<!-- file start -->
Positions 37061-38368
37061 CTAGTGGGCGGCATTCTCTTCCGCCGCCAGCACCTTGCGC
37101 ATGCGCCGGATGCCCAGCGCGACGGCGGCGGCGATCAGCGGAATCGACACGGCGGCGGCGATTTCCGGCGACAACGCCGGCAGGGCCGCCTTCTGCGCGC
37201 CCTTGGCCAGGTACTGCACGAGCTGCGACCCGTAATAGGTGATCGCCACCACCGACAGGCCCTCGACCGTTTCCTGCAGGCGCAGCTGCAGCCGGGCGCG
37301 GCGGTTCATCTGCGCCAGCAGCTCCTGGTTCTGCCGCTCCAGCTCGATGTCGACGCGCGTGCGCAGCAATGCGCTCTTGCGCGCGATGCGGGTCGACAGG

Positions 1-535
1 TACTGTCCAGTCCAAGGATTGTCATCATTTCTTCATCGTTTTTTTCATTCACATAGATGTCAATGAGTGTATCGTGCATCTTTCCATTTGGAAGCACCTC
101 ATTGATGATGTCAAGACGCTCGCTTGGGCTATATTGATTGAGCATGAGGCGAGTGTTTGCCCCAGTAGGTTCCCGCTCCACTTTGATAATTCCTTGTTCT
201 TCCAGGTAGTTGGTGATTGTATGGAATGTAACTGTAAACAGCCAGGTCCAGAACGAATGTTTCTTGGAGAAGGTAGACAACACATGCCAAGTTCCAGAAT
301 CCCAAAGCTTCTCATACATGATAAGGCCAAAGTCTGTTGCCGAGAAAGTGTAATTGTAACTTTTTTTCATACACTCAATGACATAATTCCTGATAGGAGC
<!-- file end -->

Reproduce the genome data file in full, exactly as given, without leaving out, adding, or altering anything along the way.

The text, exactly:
Positions 37061-38368
37061 CTAGTGGGCGGCATTCTCTTCCGCCGCCAGCACCTTGCGC
37101 ATGCGCCGGATGCCCAGCGCGACGGCGGCGGCGATCAGCGGAATCGACACGGCGGCGGCGATTTCCGGCGACAACGCCGGCAGGGCCGCCTTCTGCGCGC
37201 CCTTGGCCAGGTACTGCACGAGCTGCGACCCGTAATAGGTGATCGCCACCACCGACAGGCCCTCGACCGTTTCCTGCAGGCGCAGCTGCAGCCGGGCGCG
37301 GCGGTTCATCTGCGCCAGCAGCTCCTGGTTCTGCCGCTCCAGCTCGATGTCGACGCGCGTGCGCAGCAATGCGCTCTTGCGCGCGATGCGGGTCGACAGG

Positions 1-535
1 TACTGTCCAGTCCAAGGATTGTCATCATTTCTTCATCGTTTTTTTCATTCACATAGATGTCAATGAGTGTATCGTGCATCTTTCCATTTGGAAGCACCTC
101 ATTGATGATGTCAAGACGCTCGCTTGGGCTATATTGATTGAGCATGAGGCGAGTGTTTGCCCCAGTAGGTTCCCGCTCCACTTTGATAATTCCTTGTTCT
201 TCCAGGTAGTTGGTGATTGTATGGAATGTAACTGTAAACAGCCAGGTCCAGAACGAATGTTTCTTGGAGAAGGTAGACAACACATGCCAAGTTCCAGAAT
301 CCCAAAGCTTCTCATACATGATAAGGCCAAAGTCTGTTGCCGAGAAAGTGTAATTGTAACTTTTTTTCATACACTCAATGACATAATTCCTGATAGGAGC